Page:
Brain fog in post-COVID Canadians

A new Brain, Behavior, & Immunity - Health study confirms that a history of coronavirus disease 2019 (COVID-19) is a risk factor for cognitive dysfunction in the young and middle-aged.

Study: Cognitive Dysfunction Following SARS-Cov-2 Infection in A Population-Representative Canadian Sample: A Cross Sectional Study. Image Credit: G-Stock Studio / Shutterstock.com

Study: Cognitive Dysfunction Following SARS-Cov-2 Infection in A Population-Representative Canadian Sample: A Cross Sectional Study. Image Credit: G-Stock Studio / Shutterstock.com

Introduction

Many researchers have confirmed that cognitive dysfunction is a complication or adverse effect of infection with the severe acute respiratory syndrome coronavirus 2 (SARS-CoV-2) in people who are otherwise at low risk for COVID-19-related mortality because of their young age. The mechanisms of such injury could be hypoxic, thrombotic, hemorrhagic, or inflammatory, singly or in various combinations.

Earlier, older hospitalized patients had problems remembering things, including short-term memory, navigating through areas, focusing, and executing tasks. The tendency of these deficits to persist after the acute phase of infection is over is now considered part of “Long Covid.”

About the study

The current study explored cognitive dysfunction in relatively younger adults, especially executive function, which is more vulnerable to injuries induced by environmental and systemic changes. These functions are mediated, in part, by brain regions in the prefrontal and orbitofrontal cortex.

Notably, the medial part of the orbitofrontal cortex is in close proximity to the hypothetical entry site of SARS-CoV-2, the olfactory mucosa. In fact, this cortex lies above the olfactory bulb and the nasal mucosa, which are thought to be responsible for the characteristic loss of smell and taste in many COVID-19 patients. This could be why patients with severe COVID-19 show a higher rate of various types of neuropsychiatric symptoms.

These regions are involved with making decisions and are tested by delay discounting tasks that require temporal and evaluative functions. Moreover, these tests provide information on the degree to which future rewards are discounted as they are delayed, which provides researchers with information on how well the prefrontal cortex is functioning relative to the limbic system.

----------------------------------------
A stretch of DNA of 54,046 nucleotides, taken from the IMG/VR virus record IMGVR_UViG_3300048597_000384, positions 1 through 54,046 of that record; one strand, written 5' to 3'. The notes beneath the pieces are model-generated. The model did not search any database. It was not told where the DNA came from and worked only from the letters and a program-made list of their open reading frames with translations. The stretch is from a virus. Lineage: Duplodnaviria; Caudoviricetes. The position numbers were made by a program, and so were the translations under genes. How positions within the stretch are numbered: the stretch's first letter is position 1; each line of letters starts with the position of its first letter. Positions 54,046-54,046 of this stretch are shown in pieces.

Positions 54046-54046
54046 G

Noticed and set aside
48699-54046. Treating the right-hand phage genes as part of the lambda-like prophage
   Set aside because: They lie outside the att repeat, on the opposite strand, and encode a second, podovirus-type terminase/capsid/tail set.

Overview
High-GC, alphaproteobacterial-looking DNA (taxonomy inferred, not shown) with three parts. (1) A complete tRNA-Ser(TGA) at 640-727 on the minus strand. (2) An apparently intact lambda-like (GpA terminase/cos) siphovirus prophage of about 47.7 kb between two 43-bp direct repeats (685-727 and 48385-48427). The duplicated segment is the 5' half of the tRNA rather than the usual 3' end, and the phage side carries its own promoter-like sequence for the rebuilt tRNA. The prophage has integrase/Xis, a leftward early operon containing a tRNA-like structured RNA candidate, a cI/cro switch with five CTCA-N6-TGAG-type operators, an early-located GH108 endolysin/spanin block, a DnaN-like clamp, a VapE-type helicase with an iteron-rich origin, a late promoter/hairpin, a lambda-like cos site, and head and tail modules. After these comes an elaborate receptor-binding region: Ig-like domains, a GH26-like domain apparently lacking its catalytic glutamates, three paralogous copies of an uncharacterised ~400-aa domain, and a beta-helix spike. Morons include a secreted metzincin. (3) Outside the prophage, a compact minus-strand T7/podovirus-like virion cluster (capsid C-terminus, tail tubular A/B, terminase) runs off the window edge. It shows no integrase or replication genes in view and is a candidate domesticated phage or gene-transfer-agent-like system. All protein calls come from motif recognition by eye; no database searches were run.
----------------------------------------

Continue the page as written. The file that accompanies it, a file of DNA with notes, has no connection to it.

A damaged prefrontal cortex, especially the medial orbitofrontal cortex (mOFC), will lead affected individuals to choose a less valuable reward if offered immediately, rather than a more valuable option that will be available later on. This reflects impulsive choices, which are mediated by dopamine activity in this area, while choices to avoid punishment are mediated by the lateral orbitofrontal cortex.

Abstract rewards like money are thought to be related to the front-most part of the mOFC, while the hindmost part deals with basic rewards like food and physical pleasure. The researchers in this study looked for greater levels of cognitive dysfunction in patients with a history of SARS-CoV-2 infection in a dose-dependent manner, with deficits being seen in delay discounting.

The short form of the Barkley Deficits in Executive Functioning Scale (BDEFS-SF) was used to assess executive dysfunction, with four impulse-related questions about items like the inability to restrain reactions or responses, making impulsive statements, and acting before thinking things through included. Further, a delay discounting task was set where study participants could choose between getting $500 on the spot or $1,000 after a month or three months.

Study findings

About 60% of the study participants were female, split evenly between the age groups of 25-39 years and 40-54 years. Only 16% of the participants reported a history of SARS-CoV-2, of whom 1% had very severe symptoms, less than 3% had moderately severe, and about 2% experienced somewhat severe symptoms by self-report.